A modernist exhibition for a postmodern era

Société Anonyme shook up the art world nearly a century ago. This traveling exhibition shows why.

Before New York's venerable Museum of Modern Art, there was the Société Anonyme, America's first modern art museum. Its members were primarily European artists who were brash, oh-so modern, and revolutionary.

Founded by American artist Katherine Dreier and Marcel Duchamp, the French artist whom Dreier considered a kindred spirit, the society assembled its eclectic mix of famous and obscure art for the single-minded purpose of introducing modernism - the progressive movement that rebelled against the 19th-century historic traditions - to an early 20th-century art scene deemed conservative and overly commercial by the determined duo.

For the first time since the group's collection was donated to the Yale University Art Gallery in 1941, a show detailing the history of the Société Anonyme will travel the US, beginning in Los Angeles. "The Société Anonyme: Modernism for America" is a generous sampling of some 250 works drawn from the 1,000 or so paintings, sculptures, drawings, and other items such as letters and posters that make up the collection.

Société Anonyme (whose French title translates to "private company") held its first show in 1920. The goal of this inaugural exhibition was to assemble a representative sampling of well-known and lesser-known works for the sake of educating a benighted public, as well as preserve the power and scope of modernist thought for posterity.

Dreier and her group - which included photographer Man Ray - felt they were seeing the world through new eyes. After all, it was Duchamp who challenged the art world to regard a lowly ceramic urinal (not on display here) as a work of modern sculpture.

The show, currently at the UCLA Hammer Museum, celebrates master artists such as Duchamp, Paul Klee, Constantin Brancusi, Wassily Kandinsky, and Joseph Stella, many of whom gave their best works to the collection. But the society had a broader purpose, says curator Jennifer Gross.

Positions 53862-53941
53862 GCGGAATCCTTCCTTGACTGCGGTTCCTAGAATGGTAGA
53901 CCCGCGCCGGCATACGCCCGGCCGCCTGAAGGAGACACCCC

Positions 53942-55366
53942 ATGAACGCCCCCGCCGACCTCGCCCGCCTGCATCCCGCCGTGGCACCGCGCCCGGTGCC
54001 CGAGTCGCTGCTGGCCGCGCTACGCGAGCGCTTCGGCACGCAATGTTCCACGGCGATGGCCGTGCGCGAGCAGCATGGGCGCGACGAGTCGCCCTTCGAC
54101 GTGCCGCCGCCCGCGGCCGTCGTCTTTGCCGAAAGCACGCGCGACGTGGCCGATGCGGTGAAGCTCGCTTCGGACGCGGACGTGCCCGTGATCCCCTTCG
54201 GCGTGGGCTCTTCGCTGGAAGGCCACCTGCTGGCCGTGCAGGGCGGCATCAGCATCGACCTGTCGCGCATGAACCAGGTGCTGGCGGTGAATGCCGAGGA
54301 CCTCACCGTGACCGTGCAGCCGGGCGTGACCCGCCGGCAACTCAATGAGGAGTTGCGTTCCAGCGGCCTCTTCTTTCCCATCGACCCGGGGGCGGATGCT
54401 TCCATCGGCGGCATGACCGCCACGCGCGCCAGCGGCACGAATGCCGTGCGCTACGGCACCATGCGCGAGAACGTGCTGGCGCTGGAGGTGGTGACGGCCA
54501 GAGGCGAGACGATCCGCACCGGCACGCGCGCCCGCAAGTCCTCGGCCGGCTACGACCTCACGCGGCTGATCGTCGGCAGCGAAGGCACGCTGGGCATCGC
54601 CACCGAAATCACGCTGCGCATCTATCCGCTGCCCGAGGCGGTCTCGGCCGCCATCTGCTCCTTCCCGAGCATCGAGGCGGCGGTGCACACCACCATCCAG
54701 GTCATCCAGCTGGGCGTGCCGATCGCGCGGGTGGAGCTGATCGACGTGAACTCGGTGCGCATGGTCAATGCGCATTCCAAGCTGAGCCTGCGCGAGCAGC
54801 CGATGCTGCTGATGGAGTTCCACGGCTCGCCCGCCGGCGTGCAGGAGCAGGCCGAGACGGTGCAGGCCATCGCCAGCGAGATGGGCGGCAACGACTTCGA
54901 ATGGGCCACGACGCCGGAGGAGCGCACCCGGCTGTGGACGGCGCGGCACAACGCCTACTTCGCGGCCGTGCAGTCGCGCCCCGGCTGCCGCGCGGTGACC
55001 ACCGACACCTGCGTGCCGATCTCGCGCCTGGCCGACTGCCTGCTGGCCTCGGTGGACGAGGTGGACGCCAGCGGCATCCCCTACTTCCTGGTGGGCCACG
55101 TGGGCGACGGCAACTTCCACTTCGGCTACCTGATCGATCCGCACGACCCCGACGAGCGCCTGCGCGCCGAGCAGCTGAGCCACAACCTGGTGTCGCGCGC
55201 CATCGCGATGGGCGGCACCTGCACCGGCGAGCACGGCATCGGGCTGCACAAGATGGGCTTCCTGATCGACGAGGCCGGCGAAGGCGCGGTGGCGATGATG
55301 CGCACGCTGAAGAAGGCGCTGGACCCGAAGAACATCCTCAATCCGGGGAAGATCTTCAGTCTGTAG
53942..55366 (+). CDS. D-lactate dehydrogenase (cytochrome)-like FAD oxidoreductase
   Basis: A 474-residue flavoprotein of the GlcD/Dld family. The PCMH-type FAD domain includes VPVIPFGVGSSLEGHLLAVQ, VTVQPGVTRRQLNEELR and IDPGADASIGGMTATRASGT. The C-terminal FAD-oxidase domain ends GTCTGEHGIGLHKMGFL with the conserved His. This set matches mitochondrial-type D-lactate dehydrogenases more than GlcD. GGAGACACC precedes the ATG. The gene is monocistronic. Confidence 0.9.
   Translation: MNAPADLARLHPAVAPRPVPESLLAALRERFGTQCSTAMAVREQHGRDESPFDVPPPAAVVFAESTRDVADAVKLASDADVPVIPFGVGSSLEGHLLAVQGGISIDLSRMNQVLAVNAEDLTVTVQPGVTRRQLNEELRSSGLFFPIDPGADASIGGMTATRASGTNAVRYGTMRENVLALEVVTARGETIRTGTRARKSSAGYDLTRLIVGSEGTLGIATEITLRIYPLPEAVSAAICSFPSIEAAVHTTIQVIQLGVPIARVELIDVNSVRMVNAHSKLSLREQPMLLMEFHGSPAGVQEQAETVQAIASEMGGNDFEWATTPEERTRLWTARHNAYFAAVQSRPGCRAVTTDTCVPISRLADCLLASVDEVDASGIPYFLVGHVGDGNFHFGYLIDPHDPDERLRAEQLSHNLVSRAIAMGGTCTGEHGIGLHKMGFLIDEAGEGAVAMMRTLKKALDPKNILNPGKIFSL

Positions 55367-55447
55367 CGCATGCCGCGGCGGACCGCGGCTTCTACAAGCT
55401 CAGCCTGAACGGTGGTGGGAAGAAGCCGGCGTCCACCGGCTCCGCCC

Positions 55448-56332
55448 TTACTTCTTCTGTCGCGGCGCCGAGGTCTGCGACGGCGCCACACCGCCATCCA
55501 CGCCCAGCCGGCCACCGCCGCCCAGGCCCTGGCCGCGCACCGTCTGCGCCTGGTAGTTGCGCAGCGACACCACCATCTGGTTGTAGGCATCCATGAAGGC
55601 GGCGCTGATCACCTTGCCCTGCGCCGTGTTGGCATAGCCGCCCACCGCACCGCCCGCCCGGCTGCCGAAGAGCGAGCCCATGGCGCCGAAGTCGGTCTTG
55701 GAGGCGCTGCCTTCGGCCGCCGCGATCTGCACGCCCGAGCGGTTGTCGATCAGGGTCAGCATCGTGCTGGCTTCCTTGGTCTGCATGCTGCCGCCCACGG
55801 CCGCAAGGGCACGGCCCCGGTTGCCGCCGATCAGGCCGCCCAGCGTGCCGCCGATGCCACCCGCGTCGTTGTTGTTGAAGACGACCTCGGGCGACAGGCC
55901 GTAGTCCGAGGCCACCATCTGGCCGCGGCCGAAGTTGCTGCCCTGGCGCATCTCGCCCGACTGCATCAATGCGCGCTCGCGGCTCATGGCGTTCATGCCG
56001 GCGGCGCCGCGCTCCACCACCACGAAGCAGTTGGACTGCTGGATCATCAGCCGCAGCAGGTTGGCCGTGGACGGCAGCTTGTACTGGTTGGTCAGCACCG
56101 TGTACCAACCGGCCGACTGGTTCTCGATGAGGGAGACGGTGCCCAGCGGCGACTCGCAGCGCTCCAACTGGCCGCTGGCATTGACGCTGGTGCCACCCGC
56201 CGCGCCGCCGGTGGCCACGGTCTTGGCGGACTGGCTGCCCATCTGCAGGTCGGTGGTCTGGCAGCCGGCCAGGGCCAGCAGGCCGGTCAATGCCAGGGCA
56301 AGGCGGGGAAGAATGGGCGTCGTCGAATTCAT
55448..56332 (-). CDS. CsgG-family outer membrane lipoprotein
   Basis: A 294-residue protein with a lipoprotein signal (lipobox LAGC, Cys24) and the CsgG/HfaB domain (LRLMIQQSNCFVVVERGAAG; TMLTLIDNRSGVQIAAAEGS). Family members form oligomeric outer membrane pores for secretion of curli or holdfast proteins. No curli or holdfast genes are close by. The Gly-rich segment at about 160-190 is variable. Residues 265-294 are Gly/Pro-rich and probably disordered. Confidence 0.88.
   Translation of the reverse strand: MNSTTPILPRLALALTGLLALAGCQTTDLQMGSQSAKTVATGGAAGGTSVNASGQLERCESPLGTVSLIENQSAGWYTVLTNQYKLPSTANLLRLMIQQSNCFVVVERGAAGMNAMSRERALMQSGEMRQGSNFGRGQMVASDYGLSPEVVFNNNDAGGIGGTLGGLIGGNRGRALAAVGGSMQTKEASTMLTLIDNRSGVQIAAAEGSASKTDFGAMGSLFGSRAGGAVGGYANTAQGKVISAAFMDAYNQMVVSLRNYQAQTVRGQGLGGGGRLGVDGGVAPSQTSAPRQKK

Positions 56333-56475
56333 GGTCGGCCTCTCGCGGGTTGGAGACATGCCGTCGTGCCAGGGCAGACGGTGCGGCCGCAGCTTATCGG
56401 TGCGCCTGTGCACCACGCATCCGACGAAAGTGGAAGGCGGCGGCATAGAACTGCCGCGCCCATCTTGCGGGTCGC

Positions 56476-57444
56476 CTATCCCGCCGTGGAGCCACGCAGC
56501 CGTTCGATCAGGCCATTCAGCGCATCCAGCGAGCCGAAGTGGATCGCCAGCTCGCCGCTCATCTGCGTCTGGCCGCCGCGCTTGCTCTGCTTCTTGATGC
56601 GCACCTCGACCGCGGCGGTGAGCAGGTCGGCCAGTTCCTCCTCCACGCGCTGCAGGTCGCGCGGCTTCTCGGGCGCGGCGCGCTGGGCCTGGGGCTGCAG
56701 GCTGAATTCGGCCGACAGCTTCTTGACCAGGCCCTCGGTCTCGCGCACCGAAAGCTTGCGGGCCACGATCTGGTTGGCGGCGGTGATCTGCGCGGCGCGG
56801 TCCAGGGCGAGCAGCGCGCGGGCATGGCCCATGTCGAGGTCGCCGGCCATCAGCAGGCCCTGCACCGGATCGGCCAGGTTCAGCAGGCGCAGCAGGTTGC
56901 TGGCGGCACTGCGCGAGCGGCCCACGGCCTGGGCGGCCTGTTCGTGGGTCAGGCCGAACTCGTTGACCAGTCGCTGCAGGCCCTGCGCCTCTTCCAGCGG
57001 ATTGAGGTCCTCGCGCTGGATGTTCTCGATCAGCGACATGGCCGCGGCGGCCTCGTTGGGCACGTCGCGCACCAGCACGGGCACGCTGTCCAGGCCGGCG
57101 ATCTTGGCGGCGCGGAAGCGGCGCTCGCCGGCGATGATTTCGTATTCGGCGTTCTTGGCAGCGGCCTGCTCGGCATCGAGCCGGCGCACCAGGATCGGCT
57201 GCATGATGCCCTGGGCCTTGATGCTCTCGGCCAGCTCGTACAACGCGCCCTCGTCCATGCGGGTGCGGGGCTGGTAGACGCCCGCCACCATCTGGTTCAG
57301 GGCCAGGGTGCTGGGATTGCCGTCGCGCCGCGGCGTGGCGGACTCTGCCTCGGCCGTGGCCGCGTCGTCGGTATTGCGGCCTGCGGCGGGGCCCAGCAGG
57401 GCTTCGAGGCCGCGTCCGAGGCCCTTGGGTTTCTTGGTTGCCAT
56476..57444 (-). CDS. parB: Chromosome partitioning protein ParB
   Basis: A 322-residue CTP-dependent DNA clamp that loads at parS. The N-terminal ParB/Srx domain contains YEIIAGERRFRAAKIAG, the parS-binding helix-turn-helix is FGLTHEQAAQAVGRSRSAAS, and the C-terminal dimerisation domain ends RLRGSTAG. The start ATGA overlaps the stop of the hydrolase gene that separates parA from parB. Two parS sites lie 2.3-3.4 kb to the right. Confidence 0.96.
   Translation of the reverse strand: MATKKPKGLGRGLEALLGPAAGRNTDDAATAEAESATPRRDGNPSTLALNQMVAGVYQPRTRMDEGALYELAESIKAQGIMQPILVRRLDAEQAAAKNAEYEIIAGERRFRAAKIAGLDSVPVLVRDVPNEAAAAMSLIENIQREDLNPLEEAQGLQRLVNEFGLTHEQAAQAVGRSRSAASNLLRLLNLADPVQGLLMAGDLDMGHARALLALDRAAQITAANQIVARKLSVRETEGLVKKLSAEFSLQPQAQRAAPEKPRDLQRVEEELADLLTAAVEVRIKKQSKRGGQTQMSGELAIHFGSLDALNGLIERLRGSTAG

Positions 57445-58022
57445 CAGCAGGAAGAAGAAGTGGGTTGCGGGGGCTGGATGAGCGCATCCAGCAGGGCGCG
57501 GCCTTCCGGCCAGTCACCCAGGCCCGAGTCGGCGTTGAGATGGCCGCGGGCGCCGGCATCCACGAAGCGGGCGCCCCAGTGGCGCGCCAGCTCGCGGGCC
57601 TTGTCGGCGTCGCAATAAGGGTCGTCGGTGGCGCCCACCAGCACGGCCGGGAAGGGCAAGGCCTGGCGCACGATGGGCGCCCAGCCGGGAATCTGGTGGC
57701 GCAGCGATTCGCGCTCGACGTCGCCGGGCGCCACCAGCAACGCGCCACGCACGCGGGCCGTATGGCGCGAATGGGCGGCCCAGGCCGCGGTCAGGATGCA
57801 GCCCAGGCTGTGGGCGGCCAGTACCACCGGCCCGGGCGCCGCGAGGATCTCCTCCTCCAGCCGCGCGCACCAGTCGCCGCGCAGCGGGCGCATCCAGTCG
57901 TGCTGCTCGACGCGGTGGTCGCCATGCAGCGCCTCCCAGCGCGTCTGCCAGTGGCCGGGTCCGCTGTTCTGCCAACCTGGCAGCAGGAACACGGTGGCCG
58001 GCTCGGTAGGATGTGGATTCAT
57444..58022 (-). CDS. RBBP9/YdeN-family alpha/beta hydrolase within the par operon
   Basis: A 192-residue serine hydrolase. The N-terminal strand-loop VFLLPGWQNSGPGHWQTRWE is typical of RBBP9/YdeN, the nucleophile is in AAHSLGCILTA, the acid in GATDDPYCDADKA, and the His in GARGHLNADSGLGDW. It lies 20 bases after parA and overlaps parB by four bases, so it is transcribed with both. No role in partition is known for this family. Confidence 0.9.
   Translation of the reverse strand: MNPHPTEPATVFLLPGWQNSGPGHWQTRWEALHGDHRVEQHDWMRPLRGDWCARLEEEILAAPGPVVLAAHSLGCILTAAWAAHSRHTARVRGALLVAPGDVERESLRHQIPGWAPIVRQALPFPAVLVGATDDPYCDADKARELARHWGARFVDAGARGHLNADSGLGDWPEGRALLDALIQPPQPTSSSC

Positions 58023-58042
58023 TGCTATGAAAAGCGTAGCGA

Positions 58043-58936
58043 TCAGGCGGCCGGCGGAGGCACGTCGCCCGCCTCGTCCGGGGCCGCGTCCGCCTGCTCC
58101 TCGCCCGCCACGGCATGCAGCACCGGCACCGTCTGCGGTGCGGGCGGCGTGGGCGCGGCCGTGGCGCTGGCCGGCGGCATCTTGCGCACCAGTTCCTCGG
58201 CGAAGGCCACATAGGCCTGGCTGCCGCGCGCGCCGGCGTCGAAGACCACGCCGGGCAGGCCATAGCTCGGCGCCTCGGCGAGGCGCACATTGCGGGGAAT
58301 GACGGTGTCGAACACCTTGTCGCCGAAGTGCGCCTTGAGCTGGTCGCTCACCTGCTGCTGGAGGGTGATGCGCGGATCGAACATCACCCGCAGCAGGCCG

"Hopefully this show will bring to light the history of a number of artists you've never seen or heard of before," says Ms. Gross as she walks through the Hammer installation, a display that includes Heinrich Campendonk's cubist-inspired portraits of a red cat and a pastoral scene. "The group leaders realized that this was their chance to tell the history of art as artists wanted it to be told."

Many of the members and fellow travelers who contributed to the group were deeply affected by the politics of Europe between the two World Wars and wanted to ensure that their work and their vision survived the chaos. "They also knew that by virtue of the fact that museums only have so much square footage, that often the real breadth of a generation's work cannot be represented," says Gross.

When Duchamp designed his inaugural production in 1920, he wanted to signal to viewers of the time that they were not in the standard "Academy salon," with its staid Beaux-Arts traditions. The curators have tried to re-create the look and feel of that exhibition, even going so far as to mimic the rubber-ribbed flooring that Duchamp used to give a sense of 20th-century industry as well as the absurdist logic of the Dada movement. He also painted out all the wood elements of the room and slipped white paper doilies around every work of art.

The show also documents what the founders felt was an equally important aspect of their mission - preservation and education. For their 1926 exhibition, they made a point of publishing extensive biographies of each artist in the show catalog. "They understood that the printed word keeps the artist alive, even when the artist's work go into storage," says Gross.

Many of Europe's biggest names in modernism, such as Klee, Kandinsky, and Leger, had their first American exposure under the aegis of the Société Anonyme. "America was a time of promise and industrial revolution," says Gross. "The country represented the future of humankind because of its innovation and industry," she says, adding that Leger wanted to have a show in America, "because he wanted his work to be shown in a context of energy and forward thinking such as the spirit in which it was created."

Over the next three years, "Société Anonyme" will travel to Washington, Dallas, Nashville, and New Haven, Conn.

For more details go to www.hammer.ucla.edu/exhibitions/100.

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